It hadn't been easy forging friendships the past couple of years. Especially with his ties to George. Many had been hesitant to allow a childhood friend of a staunch Patriot into their midst. But since William Franklin — the Royal Governor of New Jersey — had vouched for Matthew, and William was known to be at odds with his own father — a Patriot — Matthew had finally found some footing among the men who had influence.

His secret advantage was Ben. The older man had incredible ties and relationships to England. In fact, he'd spent a lot of his time traveling back and forth and speaking on behalf of the Colonies. But the open lines of communication were failing. While deep down, Matthew knew that the elder Franklin was heartbroken the revolution was dividing him from his son, it still amazed Matthew how Ben didn't hesitate to share what he could about how to work his way into William's good graces. For the good of the cause.

And it had worked. Matthew found himself in the inner circle with the Royal Governor. But as tensions mounted, he would have to be on guard continually.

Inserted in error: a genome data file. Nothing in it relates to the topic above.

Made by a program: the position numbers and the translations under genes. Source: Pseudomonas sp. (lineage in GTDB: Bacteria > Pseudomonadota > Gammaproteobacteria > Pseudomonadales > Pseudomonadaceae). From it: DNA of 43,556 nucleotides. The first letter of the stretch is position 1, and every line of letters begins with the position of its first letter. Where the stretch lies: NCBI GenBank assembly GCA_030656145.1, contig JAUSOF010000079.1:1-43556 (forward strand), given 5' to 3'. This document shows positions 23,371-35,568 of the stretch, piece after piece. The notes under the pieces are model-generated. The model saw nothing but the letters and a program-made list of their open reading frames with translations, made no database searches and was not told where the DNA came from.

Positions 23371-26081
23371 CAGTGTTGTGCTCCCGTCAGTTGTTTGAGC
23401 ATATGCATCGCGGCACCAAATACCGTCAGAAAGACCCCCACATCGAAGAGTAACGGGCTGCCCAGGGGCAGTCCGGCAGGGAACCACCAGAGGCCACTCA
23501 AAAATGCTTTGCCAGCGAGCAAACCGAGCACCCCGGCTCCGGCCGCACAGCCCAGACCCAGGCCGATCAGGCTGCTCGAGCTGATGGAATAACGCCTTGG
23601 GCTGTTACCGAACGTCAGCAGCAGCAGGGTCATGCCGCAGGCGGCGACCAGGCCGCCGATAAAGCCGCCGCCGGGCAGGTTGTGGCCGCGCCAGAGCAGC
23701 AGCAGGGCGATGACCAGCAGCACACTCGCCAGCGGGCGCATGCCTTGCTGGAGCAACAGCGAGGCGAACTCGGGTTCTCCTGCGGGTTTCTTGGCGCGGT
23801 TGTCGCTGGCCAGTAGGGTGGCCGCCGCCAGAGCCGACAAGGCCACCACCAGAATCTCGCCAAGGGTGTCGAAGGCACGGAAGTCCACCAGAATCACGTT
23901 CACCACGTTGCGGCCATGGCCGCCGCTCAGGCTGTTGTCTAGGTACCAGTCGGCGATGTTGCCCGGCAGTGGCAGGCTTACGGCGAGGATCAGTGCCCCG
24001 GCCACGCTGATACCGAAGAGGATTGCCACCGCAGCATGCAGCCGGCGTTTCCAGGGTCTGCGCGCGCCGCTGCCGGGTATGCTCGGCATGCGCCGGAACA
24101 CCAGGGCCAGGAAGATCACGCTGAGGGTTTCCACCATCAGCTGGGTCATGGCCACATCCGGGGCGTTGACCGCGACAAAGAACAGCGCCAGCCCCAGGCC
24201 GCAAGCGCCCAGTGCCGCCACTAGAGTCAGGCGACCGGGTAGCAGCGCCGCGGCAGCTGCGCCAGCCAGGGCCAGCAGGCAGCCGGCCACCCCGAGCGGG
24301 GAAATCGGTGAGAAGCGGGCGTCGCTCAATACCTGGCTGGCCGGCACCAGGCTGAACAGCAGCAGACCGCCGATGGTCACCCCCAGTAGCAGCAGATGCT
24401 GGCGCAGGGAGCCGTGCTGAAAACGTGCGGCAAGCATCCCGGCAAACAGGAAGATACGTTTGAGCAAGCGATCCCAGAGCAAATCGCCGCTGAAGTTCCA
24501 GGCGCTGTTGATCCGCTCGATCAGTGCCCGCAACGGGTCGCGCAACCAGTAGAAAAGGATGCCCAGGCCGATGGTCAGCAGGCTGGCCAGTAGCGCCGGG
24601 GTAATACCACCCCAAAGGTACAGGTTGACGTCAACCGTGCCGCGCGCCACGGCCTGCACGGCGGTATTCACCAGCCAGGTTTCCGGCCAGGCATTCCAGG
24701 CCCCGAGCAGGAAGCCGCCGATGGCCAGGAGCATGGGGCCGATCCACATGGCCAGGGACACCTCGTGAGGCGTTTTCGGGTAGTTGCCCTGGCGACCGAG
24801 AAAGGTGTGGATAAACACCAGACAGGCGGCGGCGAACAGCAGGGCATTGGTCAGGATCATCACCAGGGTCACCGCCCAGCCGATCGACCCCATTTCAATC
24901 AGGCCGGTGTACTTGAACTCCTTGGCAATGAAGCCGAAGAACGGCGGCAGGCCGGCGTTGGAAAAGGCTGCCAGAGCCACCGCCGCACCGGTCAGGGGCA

The depth of the situation hit him. No one could know he wasn't just another affluent Loyalist seeking to better his country.

No one could know the real Matthew Weber. Not anymore.

His life was now on the altar of the Patriot's cause. And he'd give everything — even his last breath — for freedom.

He was a spy.

* * *

Friday, October 21, 1774 Boston

Faith Lytton Jackson stood and smiled as her butler announced Mrs. White. "Thank you, Clayton." She nodded and rushed across the parlor to greet her friend. "Lavonia, what a pleasure to see you." The lavender silk on her friend was lovely. "Your dress is enchanting. Is it new?"